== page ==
It’s done then. Joseph Muscat almost nearly made it. For two three votes. Speculation has already begun. Will Abela throw the towel before the contest has even started? I doubt it. For a number of reasons. First of all there is his duty to finish off a job that he has started. It is evident that Muscat represents the party structure as it is. In a way he is not the complete cut from the Sant era no matter how much he denies it. One can admire his tenacity and cower in the face of his unabashed ambition but his marketability with the votes that are needed to win an election is highly questionable.
True Muscat only needs two votes technically speaking and chances are that he will get them. The Falzon votes are anti-establishment. Falzon was the “victim” of the report and the one who distanced himself from the old leadership most vociferously. Few of “his” delegates should logically switch to Muscat. On the other side there is Coleiro. She was as old labour as it could get – just see the backing she got from the party old timers. If they want Muscat than he has more than one foot in the leadership chair. Bartolo’s votes are a question mark.
Technically speaking we do not even need to talk about the delegates. If all votes remain the same and all delegates not voting for Muscat vote for Abela then we should be asking one question (bearing in mind that Muscat only needs two votes) – who will Bartolo, Falzon and Coleiro vote for?
Having said that the rethink of the 874 delegates is not something to be taken lightly. Polls will be taken out again. Arguments made in favour or against Abela or Muscat. It will depend on how much the spin in favour of a valid alternative government is made. This vote will not show us if the face of Labour will change. It will show us if the delegates are willing to change their modus operandi – and that is one hell of a giant leap. Labour has made great strides this time round – and it still lags behind. The publication of the report, the relative transparency of the challenge between contestants whenever the Discipline Committee did not dip its ugly paws, the openness and availability of the election. All positive signs. It’s not time to count chickens though.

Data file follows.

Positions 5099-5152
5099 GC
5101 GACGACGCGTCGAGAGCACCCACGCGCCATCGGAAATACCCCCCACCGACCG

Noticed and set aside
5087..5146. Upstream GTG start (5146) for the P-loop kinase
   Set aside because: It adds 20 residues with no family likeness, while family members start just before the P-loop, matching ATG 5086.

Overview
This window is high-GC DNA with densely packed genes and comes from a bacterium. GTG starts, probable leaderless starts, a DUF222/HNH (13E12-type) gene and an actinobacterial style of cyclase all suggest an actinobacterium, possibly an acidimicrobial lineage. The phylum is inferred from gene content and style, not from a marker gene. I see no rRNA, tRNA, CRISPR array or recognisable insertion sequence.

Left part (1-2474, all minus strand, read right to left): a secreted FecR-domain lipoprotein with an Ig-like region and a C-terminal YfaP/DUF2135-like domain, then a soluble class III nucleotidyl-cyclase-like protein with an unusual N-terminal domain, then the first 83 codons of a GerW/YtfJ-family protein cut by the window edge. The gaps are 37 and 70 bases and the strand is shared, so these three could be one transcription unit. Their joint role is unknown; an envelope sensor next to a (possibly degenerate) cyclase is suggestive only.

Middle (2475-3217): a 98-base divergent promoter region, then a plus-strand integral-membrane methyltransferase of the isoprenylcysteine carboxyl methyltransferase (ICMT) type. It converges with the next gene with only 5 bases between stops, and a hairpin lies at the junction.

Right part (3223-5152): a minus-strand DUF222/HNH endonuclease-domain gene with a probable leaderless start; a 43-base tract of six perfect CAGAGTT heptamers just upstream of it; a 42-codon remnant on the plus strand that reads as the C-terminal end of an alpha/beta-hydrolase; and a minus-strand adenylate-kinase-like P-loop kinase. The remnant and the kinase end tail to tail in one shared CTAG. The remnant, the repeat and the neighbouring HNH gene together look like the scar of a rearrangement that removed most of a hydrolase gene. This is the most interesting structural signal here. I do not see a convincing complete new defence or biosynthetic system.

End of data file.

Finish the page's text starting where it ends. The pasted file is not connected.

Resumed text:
The crux is tomorrow. It is not do or die. I think the doom has been avoided in a way. Now the delegates have to choose the gear for change. Will it be high speed revolution from the top to the bottom or will it be a very slow maquillage that might end up backfiring? True, Nationalist spin becomes irrelevant at this point. Or rather relevant to see how much mud can be thrown at which candidate. My guess is that Muscat is easier fodder than Abela for a number of reasons. Labour spin, of the old kind, will continue to sell Muscat because he falls into the Stil Manigerjali image that has been inculcated since 1992. There lies the mistake.
I am sure even Muscat will provide some way forward but my hunch lies with Abela. His is a harder road to the chair because he is fighting against the current – it is ironic but also an acceptable truth that a party finds it so hard to admit that it needs to completely cut away from old ties. There is not much more that I can say for now… and I need some sleep.
This has been J’accuse… thinking so that you don’t have to musing with you on the future of social democracy in Malta. Have a good night and last one out put out the light.
Thank you for reading – do pop by on other days.
CRAZY STAT: The hits on J’accuse registered a burst of 200 in the ten minutes after the result was finalised. Blogging – it’s worth it.